A little to my surprise I fewer misspellings that I had anticipated, many thanks to the autocorrect function in Word for that. I also received a little window that gave me a “readability score” (in the mid 60s) and a “grade level” (nearly 8th grade!) for my document. I didn't entirely understand the meaning of these numbers or what scale they should be judged against, something Microsoft might want to incorporate into their programming when they are provided, so I went online to find out more.
The name associated with the numbers was Flesch. I quickly came upon an article by Rudolf Flesch on the website of the University of Canterbury (New Zealand) titled How to Write Plain English. Apparently Mr. Flesch developed a formula for figuring out the readability of any piece of English language writing and placing it on a scale. Regardless of what you are writing, there is something in here for everyone. If you’re writing young adult novels, this formula can help you determine if you’re writing to old or young for the average reader in the ages you are targeting. If you have a piece of writing and the readability score comes back in the teens or single digits, you probably need to find some time to edit as soon as possible.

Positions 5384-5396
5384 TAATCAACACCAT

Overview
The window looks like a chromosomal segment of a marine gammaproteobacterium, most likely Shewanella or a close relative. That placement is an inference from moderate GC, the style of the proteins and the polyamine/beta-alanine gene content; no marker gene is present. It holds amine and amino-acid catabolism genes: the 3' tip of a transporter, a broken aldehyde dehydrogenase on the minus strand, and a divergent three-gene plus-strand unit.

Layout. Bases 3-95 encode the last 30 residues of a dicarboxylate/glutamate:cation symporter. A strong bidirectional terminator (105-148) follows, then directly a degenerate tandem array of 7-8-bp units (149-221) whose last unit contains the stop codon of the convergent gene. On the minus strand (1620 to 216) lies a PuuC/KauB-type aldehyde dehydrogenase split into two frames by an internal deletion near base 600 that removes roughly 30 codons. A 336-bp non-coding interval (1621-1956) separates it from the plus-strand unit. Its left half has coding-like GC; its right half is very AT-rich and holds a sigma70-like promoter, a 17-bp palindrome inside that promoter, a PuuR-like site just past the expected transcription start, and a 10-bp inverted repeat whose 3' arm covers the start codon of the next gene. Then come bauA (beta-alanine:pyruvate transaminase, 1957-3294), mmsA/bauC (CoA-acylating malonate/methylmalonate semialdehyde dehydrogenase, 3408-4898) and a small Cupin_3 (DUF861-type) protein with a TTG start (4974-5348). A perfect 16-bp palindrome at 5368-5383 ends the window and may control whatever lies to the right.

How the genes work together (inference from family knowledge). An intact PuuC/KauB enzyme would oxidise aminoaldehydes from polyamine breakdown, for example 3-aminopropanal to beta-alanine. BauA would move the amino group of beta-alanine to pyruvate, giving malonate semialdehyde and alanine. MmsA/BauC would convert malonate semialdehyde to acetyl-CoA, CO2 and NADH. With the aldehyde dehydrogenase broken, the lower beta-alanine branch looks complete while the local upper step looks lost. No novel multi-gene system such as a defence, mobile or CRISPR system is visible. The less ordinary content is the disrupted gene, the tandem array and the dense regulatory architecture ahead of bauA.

I can hear you asking already, how can language be distilled down into a formula? It can’t. We can however use this formula as a tool for guiding us in our writing. Something as complicated as language can never be measured simply like numbers but the more information we have about our writing, the better off we will be.
Check out Flesch’s entire article. And while you’re at it, browse around the rest of the University of Canterbury’s website. I always find it interesting to see what sites look like for places around the world.